Ms English
Deputy Head of Medical Ethics BMA

Dear Ms English

The Alliance consists of a number of medical organisations based on World Faiths and Hippocratic groups.It is a lay and informed body of mainly doctors.

Within such a diverse organisation there are different approaches to transplantation. There is however a strong view that it represents a generous act which must be voluntary. To safeguard the voluntariness , consent given in writing and in advance by the donor himself/herself is necessarily required.

The question of "opt in " versus "opt out" must therefore be measured not against the number of organs available and possible recipients ,but whether the present voluntariness will be undermined by possible changes. The so called "soft option" in your paper ,may not be practical or effective. Relatives under stress cannot be a substitute for a decision made by a donor in calm reflection. Furthemore relatives may not be found at the time required, or they may not have knowledge of the donor`s wishes.

You touch upon the question ,which is fundamental to transplantation , of brain stem death. As you know this criterion is not used in most other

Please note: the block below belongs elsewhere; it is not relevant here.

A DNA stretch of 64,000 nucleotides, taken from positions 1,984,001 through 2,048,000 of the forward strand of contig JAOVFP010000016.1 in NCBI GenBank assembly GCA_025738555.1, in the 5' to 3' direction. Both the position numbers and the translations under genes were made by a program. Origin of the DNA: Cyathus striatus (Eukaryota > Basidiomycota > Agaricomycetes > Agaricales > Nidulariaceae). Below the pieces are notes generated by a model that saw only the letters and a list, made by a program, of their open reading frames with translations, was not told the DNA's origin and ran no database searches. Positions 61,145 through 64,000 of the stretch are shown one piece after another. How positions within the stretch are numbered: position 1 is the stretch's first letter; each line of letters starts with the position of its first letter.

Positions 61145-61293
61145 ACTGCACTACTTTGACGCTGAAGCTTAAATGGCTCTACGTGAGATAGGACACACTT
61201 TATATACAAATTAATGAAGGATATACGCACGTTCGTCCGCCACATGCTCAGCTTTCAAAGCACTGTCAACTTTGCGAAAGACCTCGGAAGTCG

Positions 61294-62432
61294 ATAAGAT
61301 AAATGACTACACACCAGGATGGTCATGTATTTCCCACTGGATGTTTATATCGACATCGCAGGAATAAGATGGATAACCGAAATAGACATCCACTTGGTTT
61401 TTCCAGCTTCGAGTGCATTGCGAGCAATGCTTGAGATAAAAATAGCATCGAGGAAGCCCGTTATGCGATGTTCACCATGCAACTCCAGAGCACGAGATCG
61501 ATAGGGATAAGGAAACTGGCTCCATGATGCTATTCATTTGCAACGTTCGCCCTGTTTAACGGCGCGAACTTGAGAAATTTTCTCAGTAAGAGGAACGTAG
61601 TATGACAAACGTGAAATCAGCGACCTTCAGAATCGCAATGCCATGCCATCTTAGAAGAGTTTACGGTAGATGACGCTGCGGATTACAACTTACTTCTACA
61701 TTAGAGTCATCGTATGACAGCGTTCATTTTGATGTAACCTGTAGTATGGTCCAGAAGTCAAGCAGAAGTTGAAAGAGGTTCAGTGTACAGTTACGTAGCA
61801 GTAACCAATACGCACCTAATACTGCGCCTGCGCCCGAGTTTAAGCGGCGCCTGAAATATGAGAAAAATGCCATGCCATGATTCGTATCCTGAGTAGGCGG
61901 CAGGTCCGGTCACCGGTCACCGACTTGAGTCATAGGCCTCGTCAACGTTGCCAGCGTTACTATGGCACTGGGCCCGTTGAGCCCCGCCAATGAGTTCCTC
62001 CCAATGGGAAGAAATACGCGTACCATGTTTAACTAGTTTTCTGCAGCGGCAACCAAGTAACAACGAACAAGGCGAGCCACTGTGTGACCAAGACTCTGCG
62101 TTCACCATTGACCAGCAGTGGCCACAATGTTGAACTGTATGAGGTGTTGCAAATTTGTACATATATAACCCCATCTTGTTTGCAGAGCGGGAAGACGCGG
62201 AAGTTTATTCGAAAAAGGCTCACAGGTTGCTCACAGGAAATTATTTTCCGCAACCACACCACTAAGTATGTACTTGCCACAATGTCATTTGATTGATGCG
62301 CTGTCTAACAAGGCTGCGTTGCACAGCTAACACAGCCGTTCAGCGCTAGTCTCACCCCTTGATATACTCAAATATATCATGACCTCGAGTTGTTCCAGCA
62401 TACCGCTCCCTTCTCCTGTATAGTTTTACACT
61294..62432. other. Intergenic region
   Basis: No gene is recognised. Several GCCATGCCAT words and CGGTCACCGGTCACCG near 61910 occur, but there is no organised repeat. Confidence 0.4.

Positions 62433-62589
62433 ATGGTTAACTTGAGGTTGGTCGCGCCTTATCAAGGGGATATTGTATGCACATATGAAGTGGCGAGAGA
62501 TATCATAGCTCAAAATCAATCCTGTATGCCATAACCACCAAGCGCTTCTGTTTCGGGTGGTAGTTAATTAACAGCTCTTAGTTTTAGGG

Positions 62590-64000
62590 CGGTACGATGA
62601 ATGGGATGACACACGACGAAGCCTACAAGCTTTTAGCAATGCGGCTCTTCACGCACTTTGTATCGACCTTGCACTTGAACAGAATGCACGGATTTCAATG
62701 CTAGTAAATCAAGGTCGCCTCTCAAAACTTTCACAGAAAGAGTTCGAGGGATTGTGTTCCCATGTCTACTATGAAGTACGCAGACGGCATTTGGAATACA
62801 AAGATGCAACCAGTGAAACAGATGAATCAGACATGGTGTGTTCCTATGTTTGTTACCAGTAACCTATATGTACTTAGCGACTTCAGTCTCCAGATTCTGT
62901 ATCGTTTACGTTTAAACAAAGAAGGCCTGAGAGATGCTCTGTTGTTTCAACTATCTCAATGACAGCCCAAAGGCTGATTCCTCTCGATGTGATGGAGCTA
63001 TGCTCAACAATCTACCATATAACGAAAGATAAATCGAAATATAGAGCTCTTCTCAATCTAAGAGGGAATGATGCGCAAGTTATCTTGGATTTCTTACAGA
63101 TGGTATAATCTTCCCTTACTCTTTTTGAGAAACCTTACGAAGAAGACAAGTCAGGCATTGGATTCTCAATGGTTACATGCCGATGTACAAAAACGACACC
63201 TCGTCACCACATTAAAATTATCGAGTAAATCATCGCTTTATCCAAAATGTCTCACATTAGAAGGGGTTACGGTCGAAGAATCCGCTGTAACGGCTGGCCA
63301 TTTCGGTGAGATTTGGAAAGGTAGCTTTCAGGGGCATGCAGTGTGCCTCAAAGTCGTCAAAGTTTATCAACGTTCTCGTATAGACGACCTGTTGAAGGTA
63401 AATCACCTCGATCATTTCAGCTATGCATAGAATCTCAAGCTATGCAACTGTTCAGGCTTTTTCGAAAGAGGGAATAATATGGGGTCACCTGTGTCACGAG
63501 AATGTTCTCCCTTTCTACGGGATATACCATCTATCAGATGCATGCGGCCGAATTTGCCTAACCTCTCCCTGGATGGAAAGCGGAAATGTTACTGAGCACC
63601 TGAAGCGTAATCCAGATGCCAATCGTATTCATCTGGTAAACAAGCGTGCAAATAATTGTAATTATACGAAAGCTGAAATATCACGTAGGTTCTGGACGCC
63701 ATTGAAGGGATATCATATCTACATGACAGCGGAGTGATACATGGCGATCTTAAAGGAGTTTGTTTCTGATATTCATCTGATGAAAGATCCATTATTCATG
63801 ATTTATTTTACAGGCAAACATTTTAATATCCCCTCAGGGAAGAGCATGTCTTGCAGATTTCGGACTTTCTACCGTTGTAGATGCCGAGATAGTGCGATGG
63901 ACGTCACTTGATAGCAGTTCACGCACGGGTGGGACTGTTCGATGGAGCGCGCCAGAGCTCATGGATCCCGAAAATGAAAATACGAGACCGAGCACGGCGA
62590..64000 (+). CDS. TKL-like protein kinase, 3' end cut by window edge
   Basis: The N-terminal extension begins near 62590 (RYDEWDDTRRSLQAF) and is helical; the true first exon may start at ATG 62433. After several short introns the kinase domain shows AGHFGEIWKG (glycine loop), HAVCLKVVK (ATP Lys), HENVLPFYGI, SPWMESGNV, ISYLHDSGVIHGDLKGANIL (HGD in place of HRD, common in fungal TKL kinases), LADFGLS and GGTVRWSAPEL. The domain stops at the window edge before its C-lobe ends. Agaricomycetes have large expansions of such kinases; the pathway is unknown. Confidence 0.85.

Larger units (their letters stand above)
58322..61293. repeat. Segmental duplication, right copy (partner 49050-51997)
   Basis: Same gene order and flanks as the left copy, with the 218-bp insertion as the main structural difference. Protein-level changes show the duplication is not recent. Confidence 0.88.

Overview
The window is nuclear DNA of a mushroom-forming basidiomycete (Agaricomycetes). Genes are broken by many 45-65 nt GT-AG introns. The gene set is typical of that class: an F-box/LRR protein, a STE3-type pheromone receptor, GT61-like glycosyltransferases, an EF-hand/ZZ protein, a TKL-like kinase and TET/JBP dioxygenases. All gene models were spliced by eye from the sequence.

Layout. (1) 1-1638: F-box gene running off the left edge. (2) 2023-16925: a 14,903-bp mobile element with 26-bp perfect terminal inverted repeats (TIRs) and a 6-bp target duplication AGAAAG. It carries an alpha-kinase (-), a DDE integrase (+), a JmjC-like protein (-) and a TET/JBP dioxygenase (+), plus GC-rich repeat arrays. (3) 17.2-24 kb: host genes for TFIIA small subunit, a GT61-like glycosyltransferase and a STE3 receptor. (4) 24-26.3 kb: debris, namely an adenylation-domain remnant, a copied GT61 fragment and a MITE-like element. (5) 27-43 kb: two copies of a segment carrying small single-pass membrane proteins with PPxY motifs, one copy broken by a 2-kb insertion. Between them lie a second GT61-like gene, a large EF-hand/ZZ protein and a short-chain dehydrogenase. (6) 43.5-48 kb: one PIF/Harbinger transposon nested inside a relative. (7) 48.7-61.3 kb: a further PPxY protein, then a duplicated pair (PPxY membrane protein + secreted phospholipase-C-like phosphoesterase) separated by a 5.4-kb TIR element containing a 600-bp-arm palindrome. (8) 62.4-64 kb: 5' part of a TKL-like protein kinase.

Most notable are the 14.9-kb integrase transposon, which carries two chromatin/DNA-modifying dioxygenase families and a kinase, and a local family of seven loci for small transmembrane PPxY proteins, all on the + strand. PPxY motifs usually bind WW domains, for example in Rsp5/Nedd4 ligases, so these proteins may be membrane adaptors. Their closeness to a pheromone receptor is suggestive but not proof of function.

European countries or the United States.

For many brain stem death critria surffice but there are those ,and the number is likely to increase ,who do not accept that death has taken place whilst the heart is still beating spontaneously ,and only part of the brain is not functioning.

A change in the law towards "opt out " as the present "opt in" will not help communities with a strong ethnic or religious sense and could be experienced as discrimination.

The present system of voluntary donation may indeed be improved upon ,but a change to presumed consent is a step too far. It would create anguish nand distress not least for the medical and nursing staff in ITU and elsewhere who would have to put it into effect. Most families will not ,whatever the publicity , be prepared for it.

Medical Ethics Alliance
14/3/00